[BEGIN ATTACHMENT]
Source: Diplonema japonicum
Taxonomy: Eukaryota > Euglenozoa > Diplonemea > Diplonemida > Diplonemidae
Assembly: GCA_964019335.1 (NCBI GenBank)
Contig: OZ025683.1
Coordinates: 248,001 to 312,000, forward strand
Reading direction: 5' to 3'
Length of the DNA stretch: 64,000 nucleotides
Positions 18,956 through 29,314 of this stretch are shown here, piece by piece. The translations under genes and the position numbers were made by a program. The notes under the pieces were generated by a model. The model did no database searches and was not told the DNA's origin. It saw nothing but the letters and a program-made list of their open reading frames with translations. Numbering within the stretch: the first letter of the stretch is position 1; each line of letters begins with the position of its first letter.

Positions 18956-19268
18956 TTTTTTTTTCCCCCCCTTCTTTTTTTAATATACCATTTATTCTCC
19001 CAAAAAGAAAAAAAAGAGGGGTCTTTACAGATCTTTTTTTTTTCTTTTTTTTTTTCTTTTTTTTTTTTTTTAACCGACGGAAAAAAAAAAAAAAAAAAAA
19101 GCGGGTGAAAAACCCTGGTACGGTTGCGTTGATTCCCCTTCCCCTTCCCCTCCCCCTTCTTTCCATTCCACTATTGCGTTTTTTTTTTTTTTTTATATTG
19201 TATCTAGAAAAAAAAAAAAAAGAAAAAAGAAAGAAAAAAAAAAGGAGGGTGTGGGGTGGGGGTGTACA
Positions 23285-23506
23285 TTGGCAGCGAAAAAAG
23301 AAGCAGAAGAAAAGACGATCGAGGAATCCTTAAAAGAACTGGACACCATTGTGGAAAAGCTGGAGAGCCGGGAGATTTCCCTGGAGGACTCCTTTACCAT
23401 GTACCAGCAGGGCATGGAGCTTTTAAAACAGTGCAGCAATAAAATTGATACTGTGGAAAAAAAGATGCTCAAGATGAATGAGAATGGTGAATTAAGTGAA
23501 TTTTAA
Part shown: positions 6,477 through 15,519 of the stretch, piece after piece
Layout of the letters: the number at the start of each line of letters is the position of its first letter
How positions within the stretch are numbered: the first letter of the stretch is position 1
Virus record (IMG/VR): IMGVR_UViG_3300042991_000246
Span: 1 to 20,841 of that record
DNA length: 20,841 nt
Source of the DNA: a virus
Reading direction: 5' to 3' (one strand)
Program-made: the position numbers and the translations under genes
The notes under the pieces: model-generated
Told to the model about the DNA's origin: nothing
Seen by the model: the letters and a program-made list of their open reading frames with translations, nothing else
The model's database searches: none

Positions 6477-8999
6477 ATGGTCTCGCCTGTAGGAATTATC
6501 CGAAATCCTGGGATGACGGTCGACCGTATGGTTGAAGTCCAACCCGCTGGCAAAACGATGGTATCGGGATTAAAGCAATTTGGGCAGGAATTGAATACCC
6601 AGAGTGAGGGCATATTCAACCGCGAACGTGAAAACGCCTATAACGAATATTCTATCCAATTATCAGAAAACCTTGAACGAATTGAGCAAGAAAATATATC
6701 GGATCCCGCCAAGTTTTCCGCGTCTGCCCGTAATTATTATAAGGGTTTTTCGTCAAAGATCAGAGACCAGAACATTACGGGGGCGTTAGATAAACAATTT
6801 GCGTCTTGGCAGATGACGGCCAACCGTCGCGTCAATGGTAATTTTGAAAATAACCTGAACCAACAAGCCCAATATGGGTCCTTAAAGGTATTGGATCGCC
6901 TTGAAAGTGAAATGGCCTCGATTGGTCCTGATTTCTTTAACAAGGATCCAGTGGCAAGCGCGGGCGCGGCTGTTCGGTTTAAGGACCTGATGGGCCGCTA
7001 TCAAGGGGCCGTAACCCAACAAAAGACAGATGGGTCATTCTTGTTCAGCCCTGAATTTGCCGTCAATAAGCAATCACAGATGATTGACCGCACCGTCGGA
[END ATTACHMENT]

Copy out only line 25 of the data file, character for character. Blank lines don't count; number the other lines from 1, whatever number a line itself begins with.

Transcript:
Source of the DNA: a virus